• Attention (the ability to concentrate and sustain mental effort)
  • Impulse control (the ability to inhibit impulsiveness)
  • Processing speed (reaction time)
  • Distractibility (variability in reaction time)

Treatment of Post-Concussion Syndrome

A review paper in the October 2004 issue of Clinical EEG and Neuroscience concluded that QEEG is the most sensitive Neuroimaging tool for the assessment of post-concussion syndrome and that Neurotherapy is the most promising treatment [33].

1. Medication, Counselling & Cognitive Rehabilitation

Medication can provide temporary relief from pain, and counselling helps people understand the need to control their impulses and anger. However, there is no evidence that medication or cognitive rehabilitation can effectively restore the cognitive and concentration deficits associated with post-concussion syndrome.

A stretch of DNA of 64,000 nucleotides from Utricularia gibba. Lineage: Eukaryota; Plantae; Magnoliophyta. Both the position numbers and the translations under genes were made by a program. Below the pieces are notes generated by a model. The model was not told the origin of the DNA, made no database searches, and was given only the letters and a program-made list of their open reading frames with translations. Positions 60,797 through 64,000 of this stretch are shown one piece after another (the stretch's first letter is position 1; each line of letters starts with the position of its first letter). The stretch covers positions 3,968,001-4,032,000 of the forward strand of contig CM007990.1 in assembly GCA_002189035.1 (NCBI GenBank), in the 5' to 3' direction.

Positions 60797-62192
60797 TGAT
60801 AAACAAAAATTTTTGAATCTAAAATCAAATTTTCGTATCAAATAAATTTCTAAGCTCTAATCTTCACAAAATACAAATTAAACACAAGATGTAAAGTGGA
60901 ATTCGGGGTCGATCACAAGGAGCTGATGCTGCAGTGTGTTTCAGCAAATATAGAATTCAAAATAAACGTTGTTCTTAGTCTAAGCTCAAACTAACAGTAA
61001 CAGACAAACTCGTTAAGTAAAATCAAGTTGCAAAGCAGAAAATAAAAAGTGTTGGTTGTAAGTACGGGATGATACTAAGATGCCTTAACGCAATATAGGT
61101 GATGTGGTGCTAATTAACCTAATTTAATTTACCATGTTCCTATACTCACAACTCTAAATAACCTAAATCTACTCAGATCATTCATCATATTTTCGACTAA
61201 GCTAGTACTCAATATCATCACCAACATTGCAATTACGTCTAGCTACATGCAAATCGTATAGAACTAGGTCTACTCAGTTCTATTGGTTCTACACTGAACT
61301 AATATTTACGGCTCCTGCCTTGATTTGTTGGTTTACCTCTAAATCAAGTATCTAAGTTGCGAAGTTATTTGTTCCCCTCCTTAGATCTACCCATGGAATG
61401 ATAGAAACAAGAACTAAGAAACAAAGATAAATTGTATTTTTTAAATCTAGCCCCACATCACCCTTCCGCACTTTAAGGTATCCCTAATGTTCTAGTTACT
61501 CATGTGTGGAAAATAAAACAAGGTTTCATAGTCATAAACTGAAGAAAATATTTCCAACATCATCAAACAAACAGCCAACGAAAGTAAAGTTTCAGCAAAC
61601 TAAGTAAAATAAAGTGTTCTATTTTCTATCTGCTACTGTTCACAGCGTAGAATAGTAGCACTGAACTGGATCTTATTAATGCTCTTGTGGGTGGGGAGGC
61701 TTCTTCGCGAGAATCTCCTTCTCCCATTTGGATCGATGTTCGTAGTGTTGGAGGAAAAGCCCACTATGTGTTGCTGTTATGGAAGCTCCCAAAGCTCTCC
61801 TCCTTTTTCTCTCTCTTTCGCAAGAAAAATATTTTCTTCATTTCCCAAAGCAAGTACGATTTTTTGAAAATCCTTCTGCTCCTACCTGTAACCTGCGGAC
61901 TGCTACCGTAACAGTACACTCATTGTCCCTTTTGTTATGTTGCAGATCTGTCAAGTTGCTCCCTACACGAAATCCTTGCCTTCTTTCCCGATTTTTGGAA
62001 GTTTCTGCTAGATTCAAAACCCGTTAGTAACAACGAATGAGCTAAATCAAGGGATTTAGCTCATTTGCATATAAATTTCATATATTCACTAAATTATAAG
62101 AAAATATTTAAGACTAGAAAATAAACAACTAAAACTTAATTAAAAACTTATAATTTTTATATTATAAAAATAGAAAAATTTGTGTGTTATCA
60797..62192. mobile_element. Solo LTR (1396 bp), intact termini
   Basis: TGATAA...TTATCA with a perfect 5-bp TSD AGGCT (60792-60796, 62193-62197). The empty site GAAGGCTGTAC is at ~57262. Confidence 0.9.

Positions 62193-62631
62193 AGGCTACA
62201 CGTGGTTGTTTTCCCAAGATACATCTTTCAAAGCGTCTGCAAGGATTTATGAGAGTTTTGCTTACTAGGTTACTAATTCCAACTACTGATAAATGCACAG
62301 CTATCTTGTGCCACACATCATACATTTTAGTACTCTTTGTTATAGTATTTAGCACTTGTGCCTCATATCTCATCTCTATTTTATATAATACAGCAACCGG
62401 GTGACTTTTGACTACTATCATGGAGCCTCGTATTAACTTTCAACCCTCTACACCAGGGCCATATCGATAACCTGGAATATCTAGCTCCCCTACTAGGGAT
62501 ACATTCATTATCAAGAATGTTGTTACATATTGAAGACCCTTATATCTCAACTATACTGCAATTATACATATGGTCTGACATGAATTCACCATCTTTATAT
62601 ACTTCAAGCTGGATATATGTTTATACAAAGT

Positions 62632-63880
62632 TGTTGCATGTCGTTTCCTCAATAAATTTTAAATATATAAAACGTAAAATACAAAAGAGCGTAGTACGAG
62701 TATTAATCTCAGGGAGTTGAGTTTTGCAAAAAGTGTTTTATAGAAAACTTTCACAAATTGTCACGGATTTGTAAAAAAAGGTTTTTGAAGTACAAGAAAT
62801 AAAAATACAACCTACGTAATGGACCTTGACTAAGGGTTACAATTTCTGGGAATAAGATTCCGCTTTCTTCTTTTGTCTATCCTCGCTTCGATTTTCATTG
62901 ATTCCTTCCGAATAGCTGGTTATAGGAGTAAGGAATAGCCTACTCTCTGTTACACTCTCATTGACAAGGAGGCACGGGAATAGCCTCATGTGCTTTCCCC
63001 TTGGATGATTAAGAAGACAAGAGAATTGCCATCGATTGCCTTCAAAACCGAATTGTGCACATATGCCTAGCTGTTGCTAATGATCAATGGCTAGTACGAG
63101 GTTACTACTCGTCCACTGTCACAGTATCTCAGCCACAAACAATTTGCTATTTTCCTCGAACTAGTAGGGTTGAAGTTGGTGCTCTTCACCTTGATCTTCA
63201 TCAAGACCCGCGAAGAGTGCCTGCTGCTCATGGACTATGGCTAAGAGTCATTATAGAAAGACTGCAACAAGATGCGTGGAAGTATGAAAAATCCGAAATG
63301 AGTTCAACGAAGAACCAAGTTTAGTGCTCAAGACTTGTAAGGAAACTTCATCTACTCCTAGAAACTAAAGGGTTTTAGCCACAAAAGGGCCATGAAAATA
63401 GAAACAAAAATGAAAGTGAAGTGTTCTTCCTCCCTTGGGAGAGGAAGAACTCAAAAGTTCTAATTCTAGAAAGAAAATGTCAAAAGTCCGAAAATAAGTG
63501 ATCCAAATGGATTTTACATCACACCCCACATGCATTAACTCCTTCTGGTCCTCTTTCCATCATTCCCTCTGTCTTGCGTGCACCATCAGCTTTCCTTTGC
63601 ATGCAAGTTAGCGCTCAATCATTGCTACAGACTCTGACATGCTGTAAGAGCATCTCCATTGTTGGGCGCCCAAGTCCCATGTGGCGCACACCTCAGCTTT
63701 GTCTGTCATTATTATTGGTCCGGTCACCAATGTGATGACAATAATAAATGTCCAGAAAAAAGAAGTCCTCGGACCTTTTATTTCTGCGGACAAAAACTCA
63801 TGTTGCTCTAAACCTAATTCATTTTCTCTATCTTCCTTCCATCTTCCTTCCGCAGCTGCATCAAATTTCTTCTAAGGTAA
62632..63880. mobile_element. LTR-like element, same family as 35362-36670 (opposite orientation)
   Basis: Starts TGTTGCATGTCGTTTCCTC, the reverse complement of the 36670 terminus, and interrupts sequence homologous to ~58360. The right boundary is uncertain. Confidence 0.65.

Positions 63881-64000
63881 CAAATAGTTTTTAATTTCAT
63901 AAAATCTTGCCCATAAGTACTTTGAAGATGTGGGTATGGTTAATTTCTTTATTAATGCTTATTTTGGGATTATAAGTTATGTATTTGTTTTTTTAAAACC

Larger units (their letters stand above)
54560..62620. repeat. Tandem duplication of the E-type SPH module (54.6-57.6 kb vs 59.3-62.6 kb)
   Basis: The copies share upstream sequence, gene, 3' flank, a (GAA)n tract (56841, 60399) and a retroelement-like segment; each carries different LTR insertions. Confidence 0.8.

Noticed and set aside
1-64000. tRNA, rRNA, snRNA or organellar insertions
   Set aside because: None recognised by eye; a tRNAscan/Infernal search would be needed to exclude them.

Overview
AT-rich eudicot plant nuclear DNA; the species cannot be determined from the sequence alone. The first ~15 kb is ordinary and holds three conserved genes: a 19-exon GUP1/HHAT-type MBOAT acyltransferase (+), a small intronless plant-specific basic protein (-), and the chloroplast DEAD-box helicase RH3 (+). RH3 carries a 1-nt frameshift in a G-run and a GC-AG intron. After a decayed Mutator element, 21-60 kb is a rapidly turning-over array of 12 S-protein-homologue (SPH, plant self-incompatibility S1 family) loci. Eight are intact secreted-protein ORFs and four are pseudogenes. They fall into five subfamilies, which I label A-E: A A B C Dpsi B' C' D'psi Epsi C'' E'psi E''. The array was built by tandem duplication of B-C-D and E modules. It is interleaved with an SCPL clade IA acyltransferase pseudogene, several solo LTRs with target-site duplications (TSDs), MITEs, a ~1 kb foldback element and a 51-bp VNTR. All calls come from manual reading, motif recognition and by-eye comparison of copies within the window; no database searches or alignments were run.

2. Neurotherapy

People with attention deficits and MTBI tend to have an excess of slow-wave brain electrical activity and coherence abnormalities. Neurotherapy (EEG biofeedback) uses operant conditioning to give patients audio/visual rewards for producing healthier patterns of brainwave activity. Since the 1970s, studies have shown that, through Neurotherapy, patients can be taught to normalise previously dysfunctional pattern of brain activity [33, 38-41]. More recently, QEEG (rather than EEG) has been used to identify the specific brainwave patterns that need to be addressed [42-44]. Additionally, Neurotherapy can improve mood, concentration, and enhance mental performance in people with post-concussion syndrome. For a review of the literature see this peer-reviewed medical journal article: October 2004 in Clinical Electroencephalography.